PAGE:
LETTER: Government’s appeal in Sinixt case dumbfounding

From reader Stevland Ambrose

Re: “Supreme Court of Canada agrees to hear Sinixt rights case,” Oct. 24

The province received much praise last week for introducing a bill that will ensure all provincial laws are aligned with the United Nations Declaration on the Rights of Indigenous Peoples.

And yet I am writing to express my strong disapproval of the BC government’s continued court battles with the Sinxit (Arrow Lakes) peoples of the West Kootenay.

The attorney-general’s ministry is currently pursuing a Supreme Court of Canada case against U.S. citizen Richard Desautel for hunting without a licence and hunting without being a resident.

I am dumbfounded as to why the government feels that this trial would be in anyone’s best interest.

Is government still pursuing its disingenuous “the Sinixt left this area voluntarily” argument?

If yes, is the further argument being put forward that, having “left voluntarily,” the Sinixt gave up their Indigenous rights to hunt for food, social and/or ceremonial purposes in the Canadian portion of their traditional territory?

If the answer to both these questions is yes, then I am thoroughly disgusted with the actions of this government and, specifically, the attorney-general’s office.

There is ample evidence the Sinixt are a distinct cultural group who speak an Interior Salish language, and have existed in this area for hundreds if not thousands of years. The B.C. Supreme Court has already recognized this.

There is also ample evidence they were put under considerable pressure to leave this area.

I propose that future historians will point out how incredibly convenient it was for the settler culture (us) that the Sinixt had become mostly invisible to us and declared by us to be “extinct” before the Columbia River Treaty was signed.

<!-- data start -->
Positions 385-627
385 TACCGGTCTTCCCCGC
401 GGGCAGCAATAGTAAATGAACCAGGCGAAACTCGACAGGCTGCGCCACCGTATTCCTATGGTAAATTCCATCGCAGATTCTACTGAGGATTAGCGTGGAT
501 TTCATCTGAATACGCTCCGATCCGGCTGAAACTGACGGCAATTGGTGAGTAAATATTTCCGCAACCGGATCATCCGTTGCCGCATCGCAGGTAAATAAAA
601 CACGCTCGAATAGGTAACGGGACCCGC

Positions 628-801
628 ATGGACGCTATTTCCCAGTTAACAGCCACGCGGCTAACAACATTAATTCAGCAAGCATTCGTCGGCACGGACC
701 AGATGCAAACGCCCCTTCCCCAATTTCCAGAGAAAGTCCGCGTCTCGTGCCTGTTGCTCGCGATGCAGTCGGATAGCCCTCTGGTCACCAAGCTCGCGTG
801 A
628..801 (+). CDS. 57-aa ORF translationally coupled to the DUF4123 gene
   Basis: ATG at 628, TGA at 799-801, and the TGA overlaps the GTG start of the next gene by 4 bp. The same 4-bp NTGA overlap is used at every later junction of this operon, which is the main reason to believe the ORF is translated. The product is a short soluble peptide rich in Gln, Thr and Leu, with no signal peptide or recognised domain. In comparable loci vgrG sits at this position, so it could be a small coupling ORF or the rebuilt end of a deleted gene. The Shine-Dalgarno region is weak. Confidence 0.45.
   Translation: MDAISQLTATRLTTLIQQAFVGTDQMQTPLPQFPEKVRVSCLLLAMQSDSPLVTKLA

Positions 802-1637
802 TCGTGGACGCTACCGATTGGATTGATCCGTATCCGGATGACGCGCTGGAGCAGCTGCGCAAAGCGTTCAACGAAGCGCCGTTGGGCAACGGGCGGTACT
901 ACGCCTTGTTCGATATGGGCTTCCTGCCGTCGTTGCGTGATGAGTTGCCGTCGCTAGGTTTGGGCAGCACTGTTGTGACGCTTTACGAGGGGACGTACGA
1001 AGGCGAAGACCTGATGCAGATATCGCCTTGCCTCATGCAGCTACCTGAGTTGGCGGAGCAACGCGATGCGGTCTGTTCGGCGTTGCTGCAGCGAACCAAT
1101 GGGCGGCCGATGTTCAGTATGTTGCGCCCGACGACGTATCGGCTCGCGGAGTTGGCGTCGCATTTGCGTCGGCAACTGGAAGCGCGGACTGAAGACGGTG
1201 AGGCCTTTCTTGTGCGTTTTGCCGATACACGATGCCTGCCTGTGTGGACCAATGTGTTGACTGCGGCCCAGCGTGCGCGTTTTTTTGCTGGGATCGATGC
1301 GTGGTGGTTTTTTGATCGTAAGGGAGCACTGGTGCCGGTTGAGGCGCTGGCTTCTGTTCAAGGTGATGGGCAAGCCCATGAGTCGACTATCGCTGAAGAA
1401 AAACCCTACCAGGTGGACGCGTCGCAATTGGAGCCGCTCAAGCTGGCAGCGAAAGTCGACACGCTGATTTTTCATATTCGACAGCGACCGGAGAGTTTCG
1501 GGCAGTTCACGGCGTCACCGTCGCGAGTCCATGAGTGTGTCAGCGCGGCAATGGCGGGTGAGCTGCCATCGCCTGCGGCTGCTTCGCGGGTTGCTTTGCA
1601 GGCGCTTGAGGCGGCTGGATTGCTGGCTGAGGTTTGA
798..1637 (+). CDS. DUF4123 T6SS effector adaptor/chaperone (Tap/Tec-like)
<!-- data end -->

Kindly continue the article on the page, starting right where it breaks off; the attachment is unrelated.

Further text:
After all that the Sinixt have lost — and all that we have benefited — how appalling is it that we are fighting their descendants over whether they have the right to hunt a few animals in their traditional territory.

It is my view that the government must seek the most expedient remedy for past injustices perpetrated against the people who were displaced when the West Kootenay was settled.

I expect I will soon receive a reply from the attorney-general’s office stating that it cannot “comment on a case that is before the courts.” My preference, however, is to receive a message stating that they are taking steps to reverse the 1956 “extinct” declaration, and to push the government to immediately begin any and all land claims and reconciliation processes with the Sinixt Nation.

Stevland Ambrose

Nelson

Get local stories you won't find anywhere else right to your inbox.
Sign up here

Just Posted

Practical fashion: Local designers make supplies for Nelson dentists

Surgical caps and gowns have been in short supply for dentists during the pandemic

Search effort underway for man missing around Slocan River

The man was reportedly swimming near Winlaw yesterday

Kootenay doctor among 82 physicians, dentists calling on province for mandatory mask rule

Open letter says masks should be worn in indoor public spaces, public transportation or in crowds

Structures not threatened by wildfires burning in the Arrow and Kootenay Lakes region

Official says more lightning-caused fires could occur in region over next 36 hours

Harrop-Procter Co-op restores Mill Lake trail

A shelter destroyed by wildfire in 2017 will also be rebuilt

B.C. would not send students back to school if there was ‘overwhelming risk’: Horgan

Plan has left many parents across the province worried about their children’s safety

Face masks will be mandatory for customers at all Walmart locations

Requirement goes into effect on Wednesday, Aug. 12 across Canada

Masks to be mandatory on BC Transit, TransLink starting Aug. 24

Both BC Transit and TransLink made the announcement in separate press releases on Thursday

Penticton homes evacuated due to wildfire northwest of city

Emergency vehicles are at the scene near Sage Mesa, evacuation centre set up in Penticton

British Columbians worried as end of COVID-19 rental supplement looms

Single mom struggles as supplement was her saving grace

Three screening officers at Vancouver airport test positive for COVID-19

The public is not believed to be at risk of exposure

Arson suspected in several wildfires lit near Kootenay town

RCMP making progress in arson investigation of Marsh Creek fires

VIDEO: B.C. conservation officers free not-so-wily coyote with head stuck in jar

Poor pup was found with a glass jar stuck on its head in Maple Ridge

Most Read